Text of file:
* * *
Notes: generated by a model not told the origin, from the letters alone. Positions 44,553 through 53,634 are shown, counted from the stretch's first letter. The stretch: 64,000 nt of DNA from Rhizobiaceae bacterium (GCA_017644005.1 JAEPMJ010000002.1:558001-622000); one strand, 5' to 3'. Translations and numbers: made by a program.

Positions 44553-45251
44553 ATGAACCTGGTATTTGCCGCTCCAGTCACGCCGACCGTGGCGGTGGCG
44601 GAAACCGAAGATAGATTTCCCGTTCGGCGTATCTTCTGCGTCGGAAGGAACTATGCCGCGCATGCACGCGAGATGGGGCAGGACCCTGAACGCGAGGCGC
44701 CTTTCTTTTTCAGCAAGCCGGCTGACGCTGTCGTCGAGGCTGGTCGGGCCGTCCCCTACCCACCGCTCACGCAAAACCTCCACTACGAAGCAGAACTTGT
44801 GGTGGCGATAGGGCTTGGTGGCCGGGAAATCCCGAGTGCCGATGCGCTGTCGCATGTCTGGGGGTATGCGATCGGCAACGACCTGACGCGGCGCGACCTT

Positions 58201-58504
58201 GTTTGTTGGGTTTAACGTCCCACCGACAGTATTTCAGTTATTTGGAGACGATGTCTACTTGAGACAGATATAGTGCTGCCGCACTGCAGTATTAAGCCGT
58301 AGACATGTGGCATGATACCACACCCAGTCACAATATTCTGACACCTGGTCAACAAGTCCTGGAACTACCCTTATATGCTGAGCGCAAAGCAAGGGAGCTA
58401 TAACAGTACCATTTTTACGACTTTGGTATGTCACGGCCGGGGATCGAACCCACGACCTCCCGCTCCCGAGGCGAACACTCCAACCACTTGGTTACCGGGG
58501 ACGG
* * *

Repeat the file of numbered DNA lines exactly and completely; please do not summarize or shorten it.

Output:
Notes: generated by a model not told the origin, from the letters alone. Positions 44,553 through 53,634 are shown, counted from the stretch's first letter. The stretch: 64,000 nt of DNA from Rhizobiaceae bacterium (GCA_017644005.1 JAEPMJ010000002.1:558001-622000); one strand, 5' to 3'. Translations and numbers: made by a program.

Positions 44553-45251
44553 ATGAACCTGGTATTTGCCGCTCCAGTCACGCCGACCGTGGCGGTGGCG
44601 GAAACCGAAGATAGATTTCCCGTTCGGCGTATCTTCTGCGTCGGAAGGAACTATGCCGCGCATGCACGCGAGATGGGGCAGGACCCTGAACGCGAGGCGC
44701 CTTTCTTTTTCAGCAAGCCGGCTGACGCTGTCGTCGAGGCTGGTCGGGCCGTCCCCTACCCACCGCTCACGCAAAACCTCCACTACGAAGCAGAACTTGT
44801 GGTGGCGATAGGGCTTGGTGGCCGGGAAATCCCGAGTGCCGATGCGCTGTCGCATGTCTGGGGGTATGCGATCGGCAACGACCTGACGCGGCGCGACCTT

Positions 58201-58504
58201 GTTTGTTGGGTTTAACGTCCCACCGACAGTATTTCAGTTATTTGGAGACGATGTCTACTTGAGACAGATATAGTGCTGCCGCACTGCAGTATTAAGCCGT
58301 AGACATGTGGCATGATACCACACCCAGTCACAATATTCTGACACCTGGTCAACAAGTCCTGGAACTACCCTTATATGCTGAGCGCAAAGCAAGGGAGCTA
58401 TAACAGTACCATTTTTACGACTTTGGTATGTCACGGCCGGGGATCGAACCCACGACCTCCCGCTCCCGAGGCGAACACTCCAACCACTTGGTTACCGGGG
58501 ACGG